State floats new plan for fishing disaster money
By Doug Fraser
The state Division of Marine Fisheries listened to those who wanted a wider distribution of $6.7 million in federal fisheries disaster money. At a meeting of the groundfish disaster aid working group in New Bedford on Friday, the agency laid out a plan where more than $6 million of the money would be used in direct aid to fishermen.
While an earlier proposal set a fairly high bar of 20,000 pounds of groundfish landings in any year from 2012 to 2014 to qualify for aid, the new plan would require 10,000 pounds of groundfish or have at least one trip in 2014 on which a vessel carried an observer.
Groundfish once were the bread and butter of New England fishermen, and include bottom-feeding species such as cod, haddock and flounders.
According to DMF analysis, 138 vessels would have qualified under the 20,000-pound criteria and 164 can receive aid under the reduced landings or observed trip scenarios. Only 10 of the 24 vessels in the Chatham-based Georges Bank Fixed Gear Sector would have qualified under the higher amount and 18 now qualify under the new plan. Claire Fitz-Gerald, manager of the sector, believes this number is closer to 22 or 23 based on her own calculations.
"I would like to thank the Division of Marine Fisheries and the Baker administration for working on this proposal and finding a way to distribute this money more equitably, " Fitz-Gerald said.
The money came from a 2012 disaster declaration by the U.S. Department of Commerce following severe cuts to quotas because of poor rebuilding of cod and other species.
Massachusetts received $14.6 million and spent $6.3 million on direct aid to vessel owners and $8.3 million on aid to crews and shoreside personnel.
The final $6.7 million was supposed to be used on a vessel buyout program for those who wanted to sell permits and leave the industry, but no consensus was reached on how to do that and the federal government turned the money over to the states to distribute.
Cape fishermen and the Cape delegation of state legislators recently advocated for the money to be distributed to as many individuals as possible. They said the original criteria cut many out of the process who had to switch to species such as skates, dogfish and monkfish because groundfish weren't available.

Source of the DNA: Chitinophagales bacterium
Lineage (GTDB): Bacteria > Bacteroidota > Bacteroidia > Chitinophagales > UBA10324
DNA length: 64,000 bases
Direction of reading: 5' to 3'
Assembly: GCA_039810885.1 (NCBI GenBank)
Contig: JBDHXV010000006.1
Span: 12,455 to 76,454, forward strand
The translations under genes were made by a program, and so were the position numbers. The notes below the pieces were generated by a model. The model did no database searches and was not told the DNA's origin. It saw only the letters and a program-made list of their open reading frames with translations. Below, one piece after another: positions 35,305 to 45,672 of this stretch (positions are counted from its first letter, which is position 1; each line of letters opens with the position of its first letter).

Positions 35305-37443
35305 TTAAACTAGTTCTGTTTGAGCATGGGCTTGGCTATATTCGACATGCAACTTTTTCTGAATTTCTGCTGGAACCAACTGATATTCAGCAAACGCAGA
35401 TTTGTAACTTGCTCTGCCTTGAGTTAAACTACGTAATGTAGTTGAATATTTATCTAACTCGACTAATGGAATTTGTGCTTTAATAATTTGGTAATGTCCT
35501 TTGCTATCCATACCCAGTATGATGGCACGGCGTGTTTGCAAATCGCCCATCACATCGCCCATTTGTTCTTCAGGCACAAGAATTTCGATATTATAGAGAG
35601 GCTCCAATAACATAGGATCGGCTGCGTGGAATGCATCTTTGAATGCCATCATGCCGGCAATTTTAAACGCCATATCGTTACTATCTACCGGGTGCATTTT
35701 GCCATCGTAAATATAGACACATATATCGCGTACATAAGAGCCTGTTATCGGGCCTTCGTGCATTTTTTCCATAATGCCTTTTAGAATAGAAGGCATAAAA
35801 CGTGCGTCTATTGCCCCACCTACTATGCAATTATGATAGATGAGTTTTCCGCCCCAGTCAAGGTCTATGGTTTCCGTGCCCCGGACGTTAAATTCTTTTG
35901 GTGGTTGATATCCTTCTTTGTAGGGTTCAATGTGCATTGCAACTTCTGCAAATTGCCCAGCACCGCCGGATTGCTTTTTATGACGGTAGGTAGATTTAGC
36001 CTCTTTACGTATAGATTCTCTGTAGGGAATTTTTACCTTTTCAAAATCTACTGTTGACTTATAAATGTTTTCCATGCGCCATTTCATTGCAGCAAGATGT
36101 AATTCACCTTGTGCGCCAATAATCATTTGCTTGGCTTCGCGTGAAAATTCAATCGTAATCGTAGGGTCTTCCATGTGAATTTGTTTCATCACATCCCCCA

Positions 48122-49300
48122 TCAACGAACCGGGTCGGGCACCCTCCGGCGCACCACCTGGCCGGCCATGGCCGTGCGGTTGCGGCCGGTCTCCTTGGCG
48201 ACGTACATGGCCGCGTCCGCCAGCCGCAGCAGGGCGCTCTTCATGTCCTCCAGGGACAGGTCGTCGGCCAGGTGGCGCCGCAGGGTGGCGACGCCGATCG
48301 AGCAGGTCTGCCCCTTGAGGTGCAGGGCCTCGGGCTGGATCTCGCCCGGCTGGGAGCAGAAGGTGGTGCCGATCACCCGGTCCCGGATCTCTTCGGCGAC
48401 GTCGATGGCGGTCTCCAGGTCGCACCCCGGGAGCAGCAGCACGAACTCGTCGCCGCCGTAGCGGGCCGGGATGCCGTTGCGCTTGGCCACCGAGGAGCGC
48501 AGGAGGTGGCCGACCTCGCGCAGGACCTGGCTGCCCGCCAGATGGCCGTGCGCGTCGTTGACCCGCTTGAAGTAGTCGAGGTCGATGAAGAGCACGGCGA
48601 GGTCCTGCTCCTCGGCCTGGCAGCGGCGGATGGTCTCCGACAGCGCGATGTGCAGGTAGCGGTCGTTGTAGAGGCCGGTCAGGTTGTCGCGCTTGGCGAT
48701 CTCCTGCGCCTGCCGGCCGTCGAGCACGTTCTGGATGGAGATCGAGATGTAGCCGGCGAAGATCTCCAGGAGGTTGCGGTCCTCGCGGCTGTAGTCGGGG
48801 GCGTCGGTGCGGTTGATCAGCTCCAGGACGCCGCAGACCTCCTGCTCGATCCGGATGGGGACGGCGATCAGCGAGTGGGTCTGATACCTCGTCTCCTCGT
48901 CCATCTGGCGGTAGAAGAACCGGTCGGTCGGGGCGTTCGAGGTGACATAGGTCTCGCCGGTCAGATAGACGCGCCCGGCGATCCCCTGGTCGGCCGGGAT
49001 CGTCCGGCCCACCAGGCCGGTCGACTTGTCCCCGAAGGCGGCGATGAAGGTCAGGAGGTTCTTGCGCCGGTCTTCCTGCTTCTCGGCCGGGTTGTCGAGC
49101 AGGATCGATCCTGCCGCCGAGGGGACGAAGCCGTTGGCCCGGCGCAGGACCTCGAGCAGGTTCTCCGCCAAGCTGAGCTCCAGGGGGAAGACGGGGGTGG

An overriding concern with many fishermen was how to pay for monitors who ride along on fishing vessels to count what is caught and what is thrown back. These vessels were required to carry observers even if they didn’t catch groundfish because their gear could catch cod and other species.
Although the National Marine Fisheries Service had always paid the cost for these fisheries observers, they informed fishermen recently that their funding ran out Nov. 1. The agency has repeatedly told the industry it should be paying these expenses and has been working with fishermen to sign contracts for services for the upcoming fishing year.
But local fishermen said the $710 daily cost for observers would break them financially because they aren’t catching high-value fish.
“When you’re not making a lot of money every week and you have this looking at you down the road, it’s very discouraging,” said Chatham fisherman John Our. He says it costs him $400 in gear and fuel each trip and $710 for the observer.
“I’m already $1,100 in the red just leaving the dock,” he said.
As one of the most active fleets, Cape boats carry observers on nearly 30 percent of their trips and local fishermen want to use the disaster money toward what they estimate will be $10,000 per boat in observer fees.
— Follow Doug Fraser on Twitter:@dougfrasercct.